We’ve seen it time and again. When the very worst happens, the very best in humanity emerges. The aftermath of Hurricanes Harvey and Irma spotlight the goodness and kindness of those who selflessly pitch in to help others in need.
Over the past few weeks, this phenomenon has been demonstrated again in Houston and Beaumont, across the southeast coastline of Texas, and throughout most of Florida. The sheer size and scope of the tragedy and the resulting need to help is almost too much to comprehend. But in this era of instant news and ubiquitous cameras, the stark reality of the thousands of people suffering is brought vividly into our living rooms.
As a hospital chaplain, I have been gratified to see the realization that treating the whole person involves addressing body, mind, and spirit. I see pain, suffering, and grieving every day. Often a patient or loved one needs a shoulder to cry on, an ear to listen, and a comforting word that offers hope and helps them heal spiritually. Thinking about these hurricanes and my role as a chaplain, I have pondered what lessons I have learned in the hospital setting that can be applied to help those hurting in Texas and Florida.
Watching volunteer boat brigades rescue strangers from rooftops, seeing thousands of good-hearted souls offer assistance to those at evacuation centers, and hearing the amazing news of the outpouring of financial and material support from thousands of people across the country and around the world has reinforced one of my core beliefs — think about this — we have more in common than what makes us different. Disasters like Hurricanes Harvey and Irma highlight who we are as human beings. It’s that humanity that makes us vulnerable.
As devastating as this destruction is, perhaps there’s a silver lining — we need to recognize we are all caring people. When rescuing others, we don’t stop and ask what their politics are, what their religion is, or what ethnicity they represent. There is no judgment. We just reach out to help those in need. Period.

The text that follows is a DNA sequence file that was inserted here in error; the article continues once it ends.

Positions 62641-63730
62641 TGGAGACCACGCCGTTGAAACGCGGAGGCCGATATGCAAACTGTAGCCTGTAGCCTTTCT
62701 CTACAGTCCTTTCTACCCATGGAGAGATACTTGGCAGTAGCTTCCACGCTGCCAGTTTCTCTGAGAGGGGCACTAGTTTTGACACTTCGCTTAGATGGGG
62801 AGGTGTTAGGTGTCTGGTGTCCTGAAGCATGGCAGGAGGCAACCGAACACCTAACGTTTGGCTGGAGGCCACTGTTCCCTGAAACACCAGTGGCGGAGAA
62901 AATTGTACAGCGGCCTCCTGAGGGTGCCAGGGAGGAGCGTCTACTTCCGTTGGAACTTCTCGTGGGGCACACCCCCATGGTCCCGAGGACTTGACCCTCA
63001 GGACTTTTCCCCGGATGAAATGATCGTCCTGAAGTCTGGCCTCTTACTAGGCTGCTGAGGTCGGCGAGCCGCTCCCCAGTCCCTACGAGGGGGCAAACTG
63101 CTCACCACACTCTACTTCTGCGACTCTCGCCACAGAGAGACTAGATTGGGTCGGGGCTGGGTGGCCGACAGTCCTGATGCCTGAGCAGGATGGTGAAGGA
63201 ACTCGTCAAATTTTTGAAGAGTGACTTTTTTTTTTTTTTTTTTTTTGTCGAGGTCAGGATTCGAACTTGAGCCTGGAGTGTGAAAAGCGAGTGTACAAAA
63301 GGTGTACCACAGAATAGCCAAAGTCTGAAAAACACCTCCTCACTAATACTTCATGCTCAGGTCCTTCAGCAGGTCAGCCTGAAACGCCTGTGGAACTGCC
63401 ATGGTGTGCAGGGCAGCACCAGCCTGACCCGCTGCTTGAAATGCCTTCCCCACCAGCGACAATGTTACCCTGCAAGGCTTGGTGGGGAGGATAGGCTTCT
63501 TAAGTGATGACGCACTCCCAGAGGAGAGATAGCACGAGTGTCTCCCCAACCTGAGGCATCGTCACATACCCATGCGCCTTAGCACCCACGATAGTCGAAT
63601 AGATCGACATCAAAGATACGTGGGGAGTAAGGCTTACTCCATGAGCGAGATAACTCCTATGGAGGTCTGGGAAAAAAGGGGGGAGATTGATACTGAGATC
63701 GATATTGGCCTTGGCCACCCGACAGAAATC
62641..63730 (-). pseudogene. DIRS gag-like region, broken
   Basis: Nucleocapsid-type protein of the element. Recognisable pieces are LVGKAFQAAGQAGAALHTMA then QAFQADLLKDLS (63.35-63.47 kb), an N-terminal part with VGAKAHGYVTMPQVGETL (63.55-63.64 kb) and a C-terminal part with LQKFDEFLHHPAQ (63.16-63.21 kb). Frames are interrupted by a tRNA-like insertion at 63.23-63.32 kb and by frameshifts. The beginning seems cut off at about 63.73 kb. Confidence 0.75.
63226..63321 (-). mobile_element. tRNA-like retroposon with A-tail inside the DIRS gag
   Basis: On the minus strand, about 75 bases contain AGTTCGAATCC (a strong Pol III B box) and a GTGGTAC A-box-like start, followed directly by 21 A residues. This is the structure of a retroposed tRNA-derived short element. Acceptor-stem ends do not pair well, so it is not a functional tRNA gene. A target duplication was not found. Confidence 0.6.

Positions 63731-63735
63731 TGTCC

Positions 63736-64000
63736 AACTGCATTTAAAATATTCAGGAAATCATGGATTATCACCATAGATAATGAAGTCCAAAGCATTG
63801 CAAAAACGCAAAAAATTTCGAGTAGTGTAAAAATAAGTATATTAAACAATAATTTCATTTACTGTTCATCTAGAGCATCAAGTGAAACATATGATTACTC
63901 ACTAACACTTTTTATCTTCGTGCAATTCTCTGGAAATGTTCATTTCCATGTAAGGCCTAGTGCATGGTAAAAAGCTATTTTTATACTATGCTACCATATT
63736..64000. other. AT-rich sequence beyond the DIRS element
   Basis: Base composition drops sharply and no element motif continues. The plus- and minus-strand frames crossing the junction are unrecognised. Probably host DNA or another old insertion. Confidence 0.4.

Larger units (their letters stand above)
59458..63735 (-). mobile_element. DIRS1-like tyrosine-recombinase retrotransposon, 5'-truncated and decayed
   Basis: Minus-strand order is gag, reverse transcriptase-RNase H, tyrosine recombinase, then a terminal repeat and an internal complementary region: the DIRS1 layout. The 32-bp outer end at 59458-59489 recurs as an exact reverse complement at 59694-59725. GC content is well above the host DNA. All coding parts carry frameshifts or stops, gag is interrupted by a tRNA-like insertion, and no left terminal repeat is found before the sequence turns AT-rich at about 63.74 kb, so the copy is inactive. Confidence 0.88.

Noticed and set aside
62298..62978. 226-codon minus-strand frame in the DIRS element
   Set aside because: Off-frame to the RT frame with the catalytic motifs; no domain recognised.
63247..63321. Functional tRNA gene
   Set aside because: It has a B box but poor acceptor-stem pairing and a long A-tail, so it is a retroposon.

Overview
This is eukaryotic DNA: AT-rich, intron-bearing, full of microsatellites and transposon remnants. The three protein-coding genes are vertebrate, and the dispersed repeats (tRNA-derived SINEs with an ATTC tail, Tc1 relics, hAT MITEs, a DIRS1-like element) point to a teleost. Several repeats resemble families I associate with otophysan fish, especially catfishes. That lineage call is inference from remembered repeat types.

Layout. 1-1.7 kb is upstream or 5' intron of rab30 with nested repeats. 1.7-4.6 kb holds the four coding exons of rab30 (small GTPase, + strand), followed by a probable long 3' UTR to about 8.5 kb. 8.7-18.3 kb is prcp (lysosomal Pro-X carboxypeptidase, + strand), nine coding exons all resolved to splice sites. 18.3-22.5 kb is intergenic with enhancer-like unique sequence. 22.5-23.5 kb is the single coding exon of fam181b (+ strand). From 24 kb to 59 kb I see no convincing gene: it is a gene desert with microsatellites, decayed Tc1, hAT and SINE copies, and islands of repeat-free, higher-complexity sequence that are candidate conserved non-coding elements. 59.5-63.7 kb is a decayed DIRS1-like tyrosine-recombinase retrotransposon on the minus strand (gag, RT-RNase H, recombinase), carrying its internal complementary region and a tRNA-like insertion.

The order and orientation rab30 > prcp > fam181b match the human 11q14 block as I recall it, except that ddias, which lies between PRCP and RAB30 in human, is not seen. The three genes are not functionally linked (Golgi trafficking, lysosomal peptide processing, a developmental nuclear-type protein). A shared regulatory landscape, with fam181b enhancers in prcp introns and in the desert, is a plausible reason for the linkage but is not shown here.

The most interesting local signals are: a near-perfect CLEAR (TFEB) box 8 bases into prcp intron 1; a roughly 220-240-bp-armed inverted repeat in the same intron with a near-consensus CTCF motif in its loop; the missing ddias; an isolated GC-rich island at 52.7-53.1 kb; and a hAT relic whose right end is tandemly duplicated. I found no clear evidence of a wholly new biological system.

Let’s learn from this and take it forward. While we may have our disagreements, we must remember our humanity to help others in several ways:
- Hear each other and listen compassionately even if we disagree — especially when we disagree.
- Realize that one person alone doesn’t hold the answer. We’re stronger when we work together.
While the victims of the hurricanes are directly suffering, in reality the whole country is watching and being touched emotionally. I know from my experience working in healthcare, many of the first responders are propelled by adrenaline that keeps them focused during the crisis. For them and others, the aftermath of emotions eventually takes over, which often means relationship and financial strain as people start to realize the full impact caused from the storms. It’s not uncommon to see a spike in divorce, rates of addiction, and even suicide.
So what can we do to help? Our role as spiritual caregivers is to help others work through their feelings and manage questions such as: